“We hear a lot in the political debate the idea that we can do nothing, neither nationally nor at the European level, but this is false,” says Mathilde Tchounikine, project manager at the Fondapol think tank, marked right, and co-author of a note entitled “Immigration: how European states do it”. Beyond the countries that brutally curb immigration and those that take liberties with the law, “we went to see how other legal states in Europe do things and we found that the regulation works,” she continues.
The Danish model based on deterrence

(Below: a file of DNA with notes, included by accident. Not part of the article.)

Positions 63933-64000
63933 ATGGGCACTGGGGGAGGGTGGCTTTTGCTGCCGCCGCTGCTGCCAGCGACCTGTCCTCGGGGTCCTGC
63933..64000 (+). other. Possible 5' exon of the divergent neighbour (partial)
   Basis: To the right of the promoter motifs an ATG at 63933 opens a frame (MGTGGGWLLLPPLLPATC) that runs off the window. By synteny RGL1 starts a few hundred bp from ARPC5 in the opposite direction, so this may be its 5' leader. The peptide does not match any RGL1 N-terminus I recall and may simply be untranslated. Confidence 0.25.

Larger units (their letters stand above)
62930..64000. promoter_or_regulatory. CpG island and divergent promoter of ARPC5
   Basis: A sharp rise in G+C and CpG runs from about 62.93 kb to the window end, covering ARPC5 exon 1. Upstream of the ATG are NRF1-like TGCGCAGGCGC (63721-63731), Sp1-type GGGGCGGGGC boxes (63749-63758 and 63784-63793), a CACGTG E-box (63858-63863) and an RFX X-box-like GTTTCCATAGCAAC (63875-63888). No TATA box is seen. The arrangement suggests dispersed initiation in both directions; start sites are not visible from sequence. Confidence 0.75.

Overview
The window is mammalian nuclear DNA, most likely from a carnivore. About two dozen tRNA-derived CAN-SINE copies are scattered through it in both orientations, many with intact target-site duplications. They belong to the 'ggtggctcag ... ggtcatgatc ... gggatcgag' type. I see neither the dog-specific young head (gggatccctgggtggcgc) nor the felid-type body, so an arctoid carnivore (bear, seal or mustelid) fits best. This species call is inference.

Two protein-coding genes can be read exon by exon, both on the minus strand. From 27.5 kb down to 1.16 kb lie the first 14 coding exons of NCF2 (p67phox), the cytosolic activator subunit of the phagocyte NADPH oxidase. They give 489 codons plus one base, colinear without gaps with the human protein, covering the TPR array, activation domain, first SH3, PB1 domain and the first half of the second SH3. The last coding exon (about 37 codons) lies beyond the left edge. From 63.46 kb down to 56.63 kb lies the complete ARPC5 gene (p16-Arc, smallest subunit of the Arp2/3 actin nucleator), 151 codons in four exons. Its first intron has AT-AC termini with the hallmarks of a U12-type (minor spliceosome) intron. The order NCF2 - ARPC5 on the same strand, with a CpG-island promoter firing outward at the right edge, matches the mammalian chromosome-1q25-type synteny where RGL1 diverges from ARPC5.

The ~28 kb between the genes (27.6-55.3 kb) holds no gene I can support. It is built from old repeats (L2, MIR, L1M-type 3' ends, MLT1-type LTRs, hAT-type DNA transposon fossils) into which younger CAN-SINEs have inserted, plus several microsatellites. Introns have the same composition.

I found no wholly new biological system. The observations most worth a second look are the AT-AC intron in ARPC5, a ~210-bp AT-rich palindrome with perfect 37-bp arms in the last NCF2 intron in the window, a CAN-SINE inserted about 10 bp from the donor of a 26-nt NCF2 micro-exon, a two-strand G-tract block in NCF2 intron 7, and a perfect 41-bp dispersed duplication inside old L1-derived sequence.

Denmark is the country which has gone furthest in this restrictive policy, launched twenty years ago by a right-wing government but since taken up by the social democrats. Right to stay, conditions of integration through language and work, asylum… Absolutely everything has been toughened. With spectacular results, since between 2014 and 2019 the total number of migrants fell by 14% and that of asylum seekers by 82%.
“Denmark has clearly used deterrence,” explains Mathilde Tchounikine. During the migration crisis, the government bought pages of advertising in Lebanese newspapers detailing the reduction in social benefits for immigrants. A year later, the “Jewellery Law” made it possible to confiscate the property of asylum seekers to cover their costs. And there is this project, not implemented, to send asylum seekers to make their request to Rwanda. »